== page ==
ditor’s note: This story led off this week’s Mississippi Learning newsletter, which is delivered free to subscribers’ inboxes with trends and top stories about education in Mississippi. Subscribe today!
The Trump administration’s budget request for the 2020 fiscal year, released earlier this month, would cut roughly $8.5 billion in spending and eliminate 29 programs funded by the Department of Education. U.S. Secretary of Education Betsy DeVos described many of these programs as “duplicative and ineffective.” But what consequences would the cuts have on education in Mississippi? A new report by the Center for American Progress, a liberal-leaning think tank, indicates that Mississippi schools, students and teachers would feel the impact of these cuts, which could result in shutting out thousands of students who attend after-school programs and hampering efforts to improve teaching and keep class sizes down. Here’s how the report suggests the Magnolia state would be affected:
- The state would lose an estimated $29 million from the Supporting Effective Instruction State Grant, which helps districts pay for professional development for teachers and principals and enables it to hire more teachers — resulting in smaller class sizes. If the federal government cuts these funds, Mississippi could lose the equivalent of more than 680 teacher salaries statewide, the report states. A press release from the U.S. Department of Education highlights a new plan under which $300 million would go toward a nationwide teacher professional-development program in which teachers would receive stipends to “chart their own professional development.”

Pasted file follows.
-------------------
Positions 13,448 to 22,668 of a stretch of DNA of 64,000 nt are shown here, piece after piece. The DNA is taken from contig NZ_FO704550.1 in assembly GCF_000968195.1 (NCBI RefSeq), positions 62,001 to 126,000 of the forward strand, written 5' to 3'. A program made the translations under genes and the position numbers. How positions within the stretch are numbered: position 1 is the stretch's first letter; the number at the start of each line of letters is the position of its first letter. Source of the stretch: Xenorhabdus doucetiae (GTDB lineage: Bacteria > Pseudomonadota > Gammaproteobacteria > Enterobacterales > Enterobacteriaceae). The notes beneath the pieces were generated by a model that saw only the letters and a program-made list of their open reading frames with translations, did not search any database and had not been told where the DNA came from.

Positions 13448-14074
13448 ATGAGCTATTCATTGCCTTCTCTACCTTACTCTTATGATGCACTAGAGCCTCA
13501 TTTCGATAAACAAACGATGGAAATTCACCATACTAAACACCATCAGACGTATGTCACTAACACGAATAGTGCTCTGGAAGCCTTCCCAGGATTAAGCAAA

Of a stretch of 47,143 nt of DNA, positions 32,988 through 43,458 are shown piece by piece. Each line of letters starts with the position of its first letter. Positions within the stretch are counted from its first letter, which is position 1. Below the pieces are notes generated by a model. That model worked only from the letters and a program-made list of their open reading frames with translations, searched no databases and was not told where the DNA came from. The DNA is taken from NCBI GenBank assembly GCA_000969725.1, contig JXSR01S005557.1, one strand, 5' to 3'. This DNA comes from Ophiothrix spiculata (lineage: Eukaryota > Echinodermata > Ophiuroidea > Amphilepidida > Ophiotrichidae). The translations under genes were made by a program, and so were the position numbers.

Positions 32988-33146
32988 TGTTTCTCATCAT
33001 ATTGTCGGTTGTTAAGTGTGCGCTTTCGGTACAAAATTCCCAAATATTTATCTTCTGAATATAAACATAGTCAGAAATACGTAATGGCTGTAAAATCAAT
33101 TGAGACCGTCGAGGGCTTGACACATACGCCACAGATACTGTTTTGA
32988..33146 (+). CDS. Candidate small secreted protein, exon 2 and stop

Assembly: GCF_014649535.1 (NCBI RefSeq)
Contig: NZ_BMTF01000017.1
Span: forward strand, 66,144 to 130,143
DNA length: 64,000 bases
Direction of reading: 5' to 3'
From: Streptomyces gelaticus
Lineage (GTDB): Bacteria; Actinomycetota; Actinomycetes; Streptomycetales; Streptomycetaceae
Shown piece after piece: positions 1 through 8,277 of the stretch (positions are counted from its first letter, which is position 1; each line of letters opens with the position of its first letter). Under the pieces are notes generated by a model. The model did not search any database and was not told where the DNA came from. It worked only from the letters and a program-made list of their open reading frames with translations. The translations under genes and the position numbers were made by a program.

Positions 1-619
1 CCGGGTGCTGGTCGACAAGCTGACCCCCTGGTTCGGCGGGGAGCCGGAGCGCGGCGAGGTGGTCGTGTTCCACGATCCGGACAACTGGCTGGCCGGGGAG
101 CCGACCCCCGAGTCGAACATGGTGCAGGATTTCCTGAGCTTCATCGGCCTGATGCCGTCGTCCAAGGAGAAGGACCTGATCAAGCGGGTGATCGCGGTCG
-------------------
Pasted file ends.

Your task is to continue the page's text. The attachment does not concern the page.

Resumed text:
- More than $15 million would be cut from the funding Mississippi receives for the 21st Century Community Learning Centers after-school program, which helps communities create centers where children can participate in academic enrichment while not in school. The reduction in funding would mean nearly 22,000 students would lose access to services that aim to boost student performance in academic subjects and provide enrichment activities. Some centers also offer educational services to families in the community.
- Nearly $15 million would be eliminated from Mississippi’s share of the Student Support and Academic Enrichment Grants, funds states can use for a variety of activities, including improving school conditions and expanding the use of technology.
Nationwide, the budget proposal would increase funding for the Charter School Program and double the DC Opportunity Scholarship Program. It would also increase funding for Career and Technical Education programs. Title I grants, which support low-income students, and IDEA grants, which support students with disabilities, would receive level funding.